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Has fraud met its match?

Ryan Francis | Feb. 27, 2017
New and dynamic authentication factors can help prevent identity theft

He took the physical aspect a bit further in citing the use of an electrocardiogram (ECG), heartbeat or BioStamp that can turn a user’s heartbeat into a unique differentiator that authenticates his or her digital identity. Whichever system or service a person uses could gain real-time access to their vital signs in order to verify the user throughout the entirety of a session or transaction.

Zlockie said cognitive authentication is still in the research stages, but it collects multiple parameters to create a unique user profile. When a person is presented with a novel stimuli, like a familiar photograph or song, it measures his or her response using a variety of techniques like EEG, ECG, blood pressure volume, electrodermal response, eye trackers and pupillometry. Cognitive authentication would then validate the user by matching the response to pre-recorded metrics.

What’s next?

Looking further into the future, to truly devalue data the industry needs to consider a more comprehensive approach to identity authentication – a hub of identities, Breitenfeld said. This centralization of information would combine dynamic factors with PII to create a centralized “consumer identity.” Companies would then request authentication of that specific identity, rather than requesting, sharing and ultimately storing consumer PII. “This removes the burden from a company collecting and being responsible for consumer PII that is unnecessary to the transaction, and having to risk the potential of being hacked and dealing with the consequences,” he said.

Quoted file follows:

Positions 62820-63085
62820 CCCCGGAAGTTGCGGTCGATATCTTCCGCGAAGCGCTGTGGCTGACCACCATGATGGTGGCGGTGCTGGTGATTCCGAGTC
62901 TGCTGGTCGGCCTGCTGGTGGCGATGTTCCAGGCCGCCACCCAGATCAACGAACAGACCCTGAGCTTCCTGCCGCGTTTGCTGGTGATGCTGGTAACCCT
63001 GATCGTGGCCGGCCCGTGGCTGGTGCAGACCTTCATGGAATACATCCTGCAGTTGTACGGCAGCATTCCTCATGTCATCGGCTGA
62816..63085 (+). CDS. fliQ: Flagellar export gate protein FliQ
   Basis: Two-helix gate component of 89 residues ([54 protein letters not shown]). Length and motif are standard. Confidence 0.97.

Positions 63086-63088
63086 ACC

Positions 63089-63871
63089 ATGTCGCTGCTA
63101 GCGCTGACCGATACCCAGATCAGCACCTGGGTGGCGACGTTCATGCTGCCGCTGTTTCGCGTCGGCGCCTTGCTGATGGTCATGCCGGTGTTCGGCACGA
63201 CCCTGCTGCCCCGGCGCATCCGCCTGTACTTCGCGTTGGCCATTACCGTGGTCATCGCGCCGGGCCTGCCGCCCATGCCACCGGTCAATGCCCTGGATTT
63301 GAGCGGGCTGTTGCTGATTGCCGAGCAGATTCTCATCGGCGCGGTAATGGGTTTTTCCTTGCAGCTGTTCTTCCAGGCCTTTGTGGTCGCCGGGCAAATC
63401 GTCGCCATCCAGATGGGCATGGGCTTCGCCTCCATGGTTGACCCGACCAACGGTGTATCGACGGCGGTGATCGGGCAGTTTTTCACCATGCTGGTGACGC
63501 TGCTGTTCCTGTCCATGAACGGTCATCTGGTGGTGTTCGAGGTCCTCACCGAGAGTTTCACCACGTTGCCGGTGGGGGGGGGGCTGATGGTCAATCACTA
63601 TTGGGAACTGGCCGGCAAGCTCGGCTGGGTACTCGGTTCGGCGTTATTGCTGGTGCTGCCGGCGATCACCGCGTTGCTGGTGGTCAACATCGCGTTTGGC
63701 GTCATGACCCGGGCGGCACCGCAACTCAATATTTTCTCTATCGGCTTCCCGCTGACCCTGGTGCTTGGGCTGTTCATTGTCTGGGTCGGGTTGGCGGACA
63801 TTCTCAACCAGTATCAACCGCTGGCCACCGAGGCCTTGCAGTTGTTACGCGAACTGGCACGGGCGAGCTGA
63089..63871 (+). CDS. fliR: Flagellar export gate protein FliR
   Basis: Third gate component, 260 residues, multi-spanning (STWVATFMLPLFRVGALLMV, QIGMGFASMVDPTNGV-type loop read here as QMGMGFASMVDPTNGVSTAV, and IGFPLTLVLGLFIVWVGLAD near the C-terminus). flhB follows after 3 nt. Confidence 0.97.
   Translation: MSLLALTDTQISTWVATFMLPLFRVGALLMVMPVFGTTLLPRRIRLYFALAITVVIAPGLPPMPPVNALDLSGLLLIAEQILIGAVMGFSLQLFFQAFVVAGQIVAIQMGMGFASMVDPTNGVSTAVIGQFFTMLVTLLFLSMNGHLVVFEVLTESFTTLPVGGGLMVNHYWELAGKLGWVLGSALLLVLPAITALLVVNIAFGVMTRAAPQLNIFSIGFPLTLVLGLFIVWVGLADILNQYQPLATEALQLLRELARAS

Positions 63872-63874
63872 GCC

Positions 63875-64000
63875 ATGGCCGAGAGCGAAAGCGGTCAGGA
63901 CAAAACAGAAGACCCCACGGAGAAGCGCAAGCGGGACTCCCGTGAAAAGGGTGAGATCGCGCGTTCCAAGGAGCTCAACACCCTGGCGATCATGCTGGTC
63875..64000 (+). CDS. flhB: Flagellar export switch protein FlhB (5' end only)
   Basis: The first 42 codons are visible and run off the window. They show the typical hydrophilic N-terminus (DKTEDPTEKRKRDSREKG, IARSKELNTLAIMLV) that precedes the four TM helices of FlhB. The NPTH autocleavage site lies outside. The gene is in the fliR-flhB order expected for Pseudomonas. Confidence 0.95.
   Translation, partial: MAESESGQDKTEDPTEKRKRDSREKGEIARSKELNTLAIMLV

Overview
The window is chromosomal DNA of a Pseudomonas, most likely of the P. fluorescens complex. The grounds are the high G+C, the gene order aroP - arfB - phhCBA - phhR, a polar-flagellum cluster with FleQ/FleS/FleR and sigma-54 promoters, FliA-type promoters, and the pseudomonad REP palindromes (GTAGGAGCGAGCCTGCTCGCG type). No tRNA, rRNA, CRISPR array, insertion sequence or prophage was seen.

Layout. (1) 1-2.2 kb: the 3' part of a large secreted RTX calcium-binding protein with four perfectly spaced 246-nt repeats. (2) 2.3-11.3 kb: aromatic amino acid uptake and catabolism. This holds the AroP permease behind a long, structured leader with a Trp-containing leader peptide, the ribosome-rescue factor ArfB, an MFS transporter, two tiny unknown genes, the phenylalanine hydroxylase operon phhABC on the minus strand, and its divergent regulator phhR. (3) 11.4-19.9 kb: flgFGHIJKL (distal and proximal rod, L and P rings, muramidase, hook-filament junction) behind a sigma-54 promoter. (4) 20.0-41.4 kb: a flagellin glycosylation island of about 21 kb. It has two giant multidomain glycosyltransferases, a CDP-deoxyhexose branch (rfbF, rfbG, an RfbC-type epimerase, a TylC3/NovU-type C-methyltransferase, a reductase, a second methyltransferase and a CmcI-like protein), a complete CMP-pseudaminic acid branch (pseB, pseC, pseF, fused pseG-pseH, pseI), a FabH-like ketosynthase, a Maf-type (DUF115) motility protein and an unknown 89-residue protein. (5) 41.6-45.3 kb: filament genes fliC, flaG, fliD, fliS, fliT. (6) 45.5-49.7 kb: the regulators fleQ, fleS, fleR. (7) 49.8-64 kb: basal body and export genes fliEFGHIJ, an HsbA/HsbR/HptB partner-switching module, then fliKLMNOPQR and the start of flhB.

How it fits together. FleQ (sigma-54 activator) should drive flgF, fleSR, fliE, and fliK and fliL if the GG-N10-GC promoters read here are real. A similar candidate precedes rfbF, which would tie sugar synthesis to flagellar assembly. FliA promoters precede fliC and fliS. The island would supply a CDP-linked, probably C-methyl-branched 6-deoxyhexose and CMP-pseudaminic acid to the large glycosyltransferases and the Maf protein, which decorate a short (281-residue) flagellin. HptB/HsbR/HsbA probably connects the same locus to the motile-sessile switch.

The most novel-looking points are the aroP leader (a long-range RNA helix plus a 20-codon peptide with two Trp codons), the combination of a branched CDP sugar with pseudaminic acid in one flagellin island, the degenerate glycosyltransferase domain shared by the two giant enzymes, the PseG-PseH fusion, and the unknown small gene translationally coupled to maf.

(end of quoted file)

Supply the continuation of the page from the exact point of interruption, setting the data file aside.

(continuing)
Don’t credit card companies already block irregular purchases though?

Breitenfeld admits that is the case, but what he espouses is the consistency of identity elements being used to open an account. “At Experian, we analyze more than 3 million identity transactions (not solely financial) a day, and over time we can start to see if elements like names, addresses, SSNs and dates of birth are being used consistently or not,” he said. “For example, if we see that one specific person’s information is used at a relatively normal velocity and consistency, and we can verify their identity, that’s a low risk of fraudulent activity. If, however, we begin to see that person’s name with five different addresses and SSNs, or we’re seeing high velocity of any one of these elements, that’s a bad sign. Overall, we’re looking for the consistent use of identities; deconstructing them down to the element-level enables us to see if they’re being used to perpetrate fraud.”

Experian also uses device risk assessments, a combination of specific device attributes, habits and associated identity elements, to verify the identity of the person making a purchase or logging into an account. For example, geolocation (a device attribute) helps ensure that the person is conducting a transaction (making a purchase or logging in) from an expected and/or regular location.

 

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